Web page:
Schumi facing 'long period of rehab'


Lausanne, Switzerland - Formula One star Michael Schumacher is out of his coma after nearly six months.

He was transferred on Monday to a hospital nearer his home to continue his recovery.

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Mercedes Formula One driver Michael Schumacher of Germany smiles at the back of the pits ahead of this weekend's Australian Grand Prix in Melbourne in this March 24, 2011 file photo. Formula One ex-champion Schumacher, who sustained severe head injuries in a ski accident in late 2013, is no longer in a coma and has left the French hospital where he was being treated since the accident, his spokeswoman said on June 16, 2014.  REUTERS/Scott Wensley/Files (AUSTRALIA - Tags: SPORT MOTORSPORT F1)Media stand in front of the Lausanne University Hospital (the ''CHUV'') in Lausanne, Switzerland, Monday, June 16, 2014. Former Formula One driver Michael Schumacher is no longer in a coma and has left a French hospital where he had been receiving treatment since a skiing accident in December, but has been transferred to the Lausanne University Hospital his manager said Monday. (AP Photo/Keystone, Sandro Campardo)

Schumacher, 45, was placed in a medically induced coma after suffering a severe head injury in a skiing accident in the French Alps in December.

In a statement his manager Sabine Kehm said: “Michael has left, to continue his long phase of rehabilitation. He is not in a coma any more.

“His family would like to thank all his doctors, nurses and therapists. The family also wishes to thank all the people who have sent Michael all the many good wishes.”

“We are sure it helped him.”

“For the future we ask for understanding that his further rehabilitation will take place away from the public eye.”

Doctors at the CHU Grenoble hospital in south-east France kept the seven-times world champion in a coma to help reduce swelling in his brain.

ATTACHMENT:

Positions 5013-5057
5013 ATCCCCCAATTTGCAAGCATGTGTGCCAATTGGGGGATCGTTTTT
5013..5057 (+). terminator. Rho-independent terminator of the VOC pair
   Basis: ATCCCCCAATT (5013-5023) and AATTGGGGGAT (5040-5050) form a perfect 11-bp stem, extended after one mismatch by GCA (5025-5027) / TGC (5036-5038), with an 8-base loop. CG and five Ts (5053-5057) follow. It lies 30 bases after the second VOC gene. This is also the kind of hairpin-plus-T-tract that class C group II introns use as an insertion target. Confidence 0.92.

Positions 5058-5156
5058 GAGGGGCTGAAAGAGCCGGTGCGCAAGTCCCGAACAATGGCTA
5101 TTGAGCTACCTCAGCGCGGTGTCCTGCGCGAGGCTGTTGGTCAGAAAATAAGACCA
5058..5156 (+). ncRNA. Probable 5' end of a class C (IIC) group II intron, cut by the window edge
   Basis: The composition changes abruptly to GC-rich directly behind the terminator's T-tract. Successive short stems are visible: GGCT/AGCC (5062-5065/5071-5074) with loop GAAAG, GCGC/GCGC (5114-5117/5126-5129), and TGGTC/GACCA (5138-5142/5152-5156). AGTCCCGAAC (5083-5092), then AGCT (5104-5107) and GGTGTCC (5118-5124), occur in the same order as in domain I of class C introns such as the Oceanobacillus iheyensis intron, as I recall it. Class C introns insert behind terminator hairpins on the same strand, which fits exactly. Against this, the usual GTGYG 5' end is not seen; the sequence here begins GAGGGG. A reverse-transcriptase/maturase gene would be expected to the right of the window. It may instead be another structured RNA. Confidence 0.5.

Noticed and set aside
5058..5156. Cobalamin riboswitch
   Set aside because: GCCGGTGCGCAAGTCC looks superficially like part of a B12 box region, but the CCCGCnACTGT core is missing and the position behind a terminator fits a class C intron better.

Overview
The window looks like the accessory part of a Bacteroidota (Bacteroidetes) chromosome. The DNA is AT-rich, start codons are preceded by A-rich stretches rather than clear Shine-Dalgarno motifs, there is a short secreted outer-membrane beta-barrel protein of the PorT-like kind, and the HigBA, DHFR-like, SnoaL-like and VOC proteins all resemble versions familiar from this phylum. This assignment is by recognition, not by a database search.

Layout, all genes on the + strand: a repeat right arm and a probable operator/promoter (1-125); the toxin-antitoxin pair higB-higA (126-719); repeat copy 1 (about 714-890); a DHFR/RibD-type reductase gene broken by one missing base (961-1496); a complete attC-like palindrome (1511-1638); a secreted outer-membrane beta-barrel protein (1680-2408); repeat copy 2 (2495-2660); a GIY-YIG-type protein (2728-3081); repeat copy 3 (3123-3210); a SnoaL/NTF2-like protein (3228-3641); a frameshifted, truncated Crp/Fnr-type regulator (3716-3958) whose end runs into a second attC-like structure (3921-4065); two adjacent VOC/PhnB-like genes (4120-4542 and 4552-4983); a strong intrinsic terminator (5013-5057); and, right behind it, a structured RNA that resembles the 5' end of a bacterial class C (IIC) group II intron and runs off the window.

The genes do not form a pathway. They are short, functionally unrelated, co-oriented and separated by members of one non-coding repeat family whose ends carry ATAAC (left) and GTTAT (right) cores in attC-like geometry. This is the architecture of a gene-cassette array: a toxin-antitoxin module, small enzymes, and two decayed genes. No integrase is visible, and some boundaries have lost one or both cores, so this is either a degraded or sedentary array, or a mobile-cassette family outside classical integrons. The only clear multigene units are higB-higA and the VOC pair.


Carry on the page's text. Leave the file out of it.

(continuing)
Taking a patient out of an induced coma is a delicate process.

Doctors then need to decide if the patient is in a minimally conscious state, or a vegetative state, showing no sign of awareness. In a minimally conscious state, they can respond to some commands and stimuli, such as a voice.

On Monday Bild, Germany’s biggest selling newspaper, said Schumacher - who has lost a quarter of his body weight since the accident - was able to communicate. In April Kehm, said he was showing ‘moments of communication’.


But former Formula One doctor Gary Hartstein said he feared the worst, given the lack of information from Schumacher’s family.

He said he was “quite afraid (and virtually certain) we will never have any good news about Michael”.

In his blog on Monday Hartstein said: “I cannot but think that if Michael had emerged at all from the minimally conscious state that Sabine so accurately described in April, we’d be told that Michael is leaving for rehab, that he is having problems expressing himself and will work hard to get better.

“Or that he’s having to learn to walk, read, write, etc all over again. But no, we’re told what we already know, and pretty much told to not ever expect further updates.”


Dr Tipu Aziz, a professor of neurosurgery at Oxford University’s John Radcliffe Hospital, said: “If he’s been released from the hospital he was in, it means he’s able to support his own breathing and bodily functions.”

He said rehabilitation “suggests there’s been long-term side effects of his injury”.

Aziz went on: ‘With rehabilitation, they’ll try to train him to cope with the disabilities, to achieve as much life function as possible.”

Schumacher is being treated at the University Hospital of the Canton of Vaud in Lausanne, Switzerland, about 30km from his home on the shore of Lake Geneva where he lives with wife Corinna and teenage children Gina Marie and Mick.

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